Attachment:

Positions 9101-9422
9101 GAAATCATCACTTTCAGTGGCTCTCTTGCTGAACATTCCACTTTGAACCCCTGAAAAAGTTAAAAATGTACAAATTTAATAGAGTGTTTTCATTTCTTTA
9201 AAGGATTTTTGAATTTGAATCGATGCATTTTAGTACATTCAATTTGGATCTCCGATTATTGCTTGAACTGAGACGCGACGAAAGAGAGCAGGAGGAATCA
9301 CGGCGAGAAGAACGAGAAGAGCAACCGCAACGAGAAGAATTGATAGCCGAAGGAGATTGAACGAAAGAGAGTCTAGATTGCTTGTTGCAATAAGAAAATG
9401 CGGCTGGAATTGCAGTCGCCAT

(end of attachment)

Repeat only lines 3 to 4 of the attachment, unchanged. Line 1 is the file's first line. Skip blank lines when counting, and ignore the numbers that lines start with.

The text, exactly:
9201 AAGGATTTTTGAATTTGAATCGATGCATTTTAGTACATTCAATTTGGATCTCCGATTATTGCTTGAACTGAGACGCGACGAAAGAGAGCAGGAGGAATCA
9301 CGGCGAGAAGAACGAGAAGAGCAACCGCAACGAGAAGAATTGATAGCCGAAGGAGATTGAACGAAAGAGAGTCTAGATTGCTTGTTGCAATAAGAAAATG